Last Sunday when I was at the Jubilarian Mass at the Basilica of the National Shrine of the Immaculate Conception, I had the opportunity to see the exhibit “Paintings on Silk” which currently is open to the public in the Memorial Hall of the National Shrine. I was immediately drawn to the paintings, especially the faces which appear to capture the mystery of the moment, seemingly fully present to the unfolding of Salvation history in which they have found themselves; they radiate a holiness that is the one and universal vocation.
Exquisite in detail
The artist, Manisha [her Baptismal name is Theresa] Winchell, a Catholic from Rajasthan, India takes a new look at paintings by Fra Angelico and the depiction of Our Lady of Guadalupe bringing India’s vivid colors – see for example the oranges, blues and yellows in the wings of the angel in the Annunciation – and intricate decorations onto the silken canvas. Upon close inspection of these highly detailed decorations one discovers Scripture, in Greek, Latin and Sanskrit, thus giving the paintings an additional spiritual dimension. Manisha shared with me that as she painted Mary’s robes it made her feel as if she were there in each story in Mary’s life and the design of the robes taught her something about Mary. Marrying the exquisite detail of Indian saris and a prayer of praise, Mary’s response to the angel is written on the hem of her robe.
A lesson in inculturation
Gazing at the silk paintings I was reminded of what we mean by inculturation. Inculturation is the word that the Catholic Church uses to speak of how the seeds of the Gospel are planted in every culture. The Gospel then can be incorporated in a particular culture’s customs and traditions. It is obvious to the observer that Our Lady of Guadalupe and the paintings of Fra Angelico speak to somebody who did not grow up in our Western culture and are at the same time enriched by that culture’s contribution. In “The Bridegroom,” it is Indian culture that predominates as one is drawn to a striking image of Mary, clothed in traditional Rajasthani dress walking with her son, Jesus, clothed as a bridegroom. While at first it seems completely unfamiliar to the Western observer, the imagery certainly is not. This painting captures the universal dimension of Catholic spirituality.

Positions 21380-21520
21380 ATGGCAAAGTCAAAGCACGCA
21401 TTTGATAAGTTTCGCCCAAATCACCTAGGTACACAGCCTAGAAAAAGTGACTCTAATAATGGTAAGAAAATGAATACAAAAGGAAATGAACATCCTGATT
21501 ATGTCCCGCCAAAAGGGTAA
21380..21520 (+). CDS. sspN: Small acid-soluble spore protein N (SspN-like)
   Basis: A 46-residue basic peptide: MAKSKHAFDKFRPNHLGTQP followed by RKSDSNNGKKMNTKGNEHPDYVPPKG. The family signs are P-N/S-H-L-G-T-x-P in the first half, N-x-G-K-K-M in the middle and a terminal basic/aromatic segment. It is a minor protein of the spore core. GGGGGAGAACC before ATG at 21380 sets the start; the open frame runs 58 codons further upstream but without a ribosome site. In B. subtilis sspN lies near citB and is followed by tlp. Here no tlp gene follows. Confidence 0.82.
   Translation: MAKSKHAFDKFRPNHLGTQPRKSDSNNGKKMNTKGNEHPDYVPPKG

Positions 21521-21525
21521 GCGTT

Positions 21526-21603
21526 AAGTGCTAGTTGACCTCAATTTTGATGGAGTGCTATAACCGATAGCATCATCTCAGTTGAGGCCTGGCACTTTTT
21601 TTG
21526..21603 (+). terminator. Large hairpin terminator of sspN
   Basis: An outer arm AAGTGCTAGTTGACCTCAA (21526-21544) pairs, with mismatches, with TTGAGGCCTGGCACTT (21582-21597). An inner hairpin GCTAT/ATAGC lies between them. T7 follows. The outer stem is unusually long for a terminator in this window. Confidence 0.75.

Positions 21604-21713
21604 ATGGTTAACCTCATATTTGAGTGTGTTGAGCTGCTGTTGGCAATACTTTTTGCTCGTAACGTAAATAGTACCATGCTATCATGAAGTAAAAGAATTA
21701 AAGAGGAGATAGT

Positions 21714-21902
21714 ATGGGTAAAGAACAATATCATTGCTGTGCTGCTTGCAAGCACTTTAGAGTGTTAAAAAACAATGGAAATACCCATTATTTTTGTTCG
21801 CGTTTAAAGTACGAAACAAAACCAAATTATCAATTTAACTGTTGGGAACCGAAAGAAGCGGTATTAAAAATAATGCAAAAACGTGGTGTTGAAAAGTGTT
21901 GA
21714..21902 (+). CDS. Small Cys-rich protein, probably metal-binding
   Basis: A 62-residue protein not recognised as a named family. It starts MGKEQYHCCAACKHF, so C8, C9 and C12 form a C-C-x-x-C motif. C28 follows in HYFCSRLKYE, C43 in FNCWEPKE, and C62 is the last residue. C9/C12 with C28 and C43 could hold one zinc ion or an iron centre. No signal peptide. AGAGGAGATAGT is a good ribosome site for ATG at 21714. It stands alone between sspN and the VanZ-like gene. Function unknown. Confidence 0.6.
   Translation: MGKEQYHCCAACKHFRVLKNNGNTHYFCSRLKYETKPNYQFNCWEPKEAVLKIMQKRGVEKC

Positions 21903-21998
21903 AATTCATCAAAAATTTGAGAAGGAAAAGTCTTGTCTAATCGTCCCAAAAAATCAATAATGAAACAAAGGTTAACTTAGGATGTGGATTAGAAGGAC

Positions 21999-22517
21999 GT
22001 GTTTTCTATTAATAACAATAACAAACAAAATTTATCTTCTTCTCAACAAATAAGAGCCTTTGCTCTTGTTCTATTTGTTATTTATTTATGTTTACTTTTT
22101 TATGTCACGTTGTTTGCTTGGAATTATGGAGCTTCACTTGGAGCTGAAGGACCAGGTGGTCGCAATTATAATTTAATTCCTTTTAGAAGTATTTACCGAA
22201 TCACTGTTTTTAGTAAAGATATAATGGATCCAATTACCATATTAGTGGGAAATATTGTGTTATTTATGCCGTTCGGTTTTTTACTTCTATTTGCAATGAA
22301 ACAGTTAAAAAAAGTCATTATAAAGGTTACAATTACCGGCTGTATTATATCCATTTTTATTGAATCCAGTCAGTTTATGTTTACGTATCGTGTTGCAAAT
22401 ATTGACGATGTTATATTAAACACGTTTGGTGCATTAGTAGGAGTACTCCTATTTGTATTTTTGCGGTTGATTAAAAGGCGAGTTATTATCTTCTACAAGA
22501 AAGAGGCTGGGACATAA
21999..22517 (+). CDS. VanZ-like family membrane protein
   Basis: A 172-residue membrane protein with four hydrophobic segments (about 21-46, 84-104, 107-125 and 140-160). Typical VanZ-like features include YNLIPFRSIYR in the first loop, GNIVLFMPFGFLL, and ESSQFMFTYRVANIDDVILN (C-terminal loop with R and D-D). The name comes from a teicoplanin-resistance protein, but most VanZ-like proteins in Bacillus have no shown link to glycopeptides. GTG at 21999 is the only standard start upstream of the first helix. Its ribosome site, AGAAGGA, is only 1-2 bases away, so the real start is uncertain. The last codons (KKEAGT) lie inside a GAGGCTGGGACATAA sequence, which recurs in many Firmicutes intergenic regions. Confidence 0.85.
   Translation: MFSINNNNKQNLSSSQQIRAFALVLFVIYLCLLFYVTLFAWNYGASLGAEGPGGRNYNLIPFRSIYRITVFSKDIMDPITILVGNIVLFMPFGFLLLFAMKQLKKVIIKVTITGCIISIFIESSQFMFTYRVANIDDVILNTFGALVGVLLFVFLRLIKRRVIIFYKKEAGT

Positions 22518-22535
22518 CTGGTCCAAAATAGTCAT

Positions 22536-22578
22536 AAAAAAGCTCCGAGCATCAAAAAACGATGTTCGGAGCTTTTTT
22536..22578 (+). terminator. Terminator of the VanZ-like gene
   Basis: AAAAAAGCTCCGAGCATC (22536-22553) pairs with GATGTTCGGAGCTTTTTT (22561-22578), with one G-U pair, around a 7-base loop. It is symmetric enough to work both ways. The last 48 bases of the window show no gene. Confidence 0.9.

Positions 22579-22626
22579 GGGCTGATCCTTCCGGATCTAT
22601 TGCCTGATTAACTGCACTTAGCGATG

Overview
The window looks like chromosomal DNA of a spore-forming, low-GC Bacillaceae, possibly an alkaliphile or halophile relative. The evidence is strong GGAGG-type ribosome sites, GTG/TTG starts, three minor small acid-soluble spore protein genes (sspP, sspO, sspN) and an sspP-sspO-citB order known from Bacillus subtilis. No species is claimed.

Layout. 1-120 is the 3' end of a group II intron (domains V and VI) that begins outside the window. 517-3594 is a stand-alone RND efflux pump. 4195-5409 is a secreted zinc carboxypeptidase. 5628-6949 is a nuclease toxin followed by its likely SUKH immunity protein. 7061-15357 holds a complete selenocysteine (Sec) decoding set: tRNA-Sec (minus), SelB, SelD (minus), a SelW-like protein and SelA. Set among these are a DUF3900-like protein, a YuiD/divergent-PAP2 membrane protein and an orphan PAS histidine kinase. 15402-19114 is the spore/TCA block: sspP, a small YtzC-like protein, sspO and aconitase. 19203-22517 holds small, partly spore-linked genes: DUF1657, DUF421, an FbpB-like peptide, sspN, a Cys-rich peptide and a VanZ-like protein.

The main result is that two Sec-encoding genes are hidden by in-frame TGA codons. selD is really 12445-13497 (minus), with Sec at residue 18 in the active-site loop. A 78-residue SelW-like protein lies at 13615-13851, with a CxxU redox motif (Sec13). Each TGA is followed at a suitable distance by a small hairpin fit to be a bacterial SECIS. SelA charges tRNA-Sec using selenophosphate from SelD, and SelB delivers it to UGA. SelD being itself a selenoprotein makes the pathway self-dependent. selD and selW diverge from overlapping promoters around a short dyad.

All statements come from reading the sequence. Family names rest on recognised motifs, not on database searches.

Mary, teacher of love
In the ministry of evangelization, we talk a lot about how to celebrate the diversity of the church of Washington in a way that celebrates the universality of our faith. In Manisha’s paintings, she captures it in the faces of the Mary, Jesus and the characters of her work. Manisha’s hope for people who view the exhibit is that “their minds will be raised to Mary, and that they will grow close to her because Mary is a teacher of love.”
The exhibit runs through June 24. Do make plans to visit.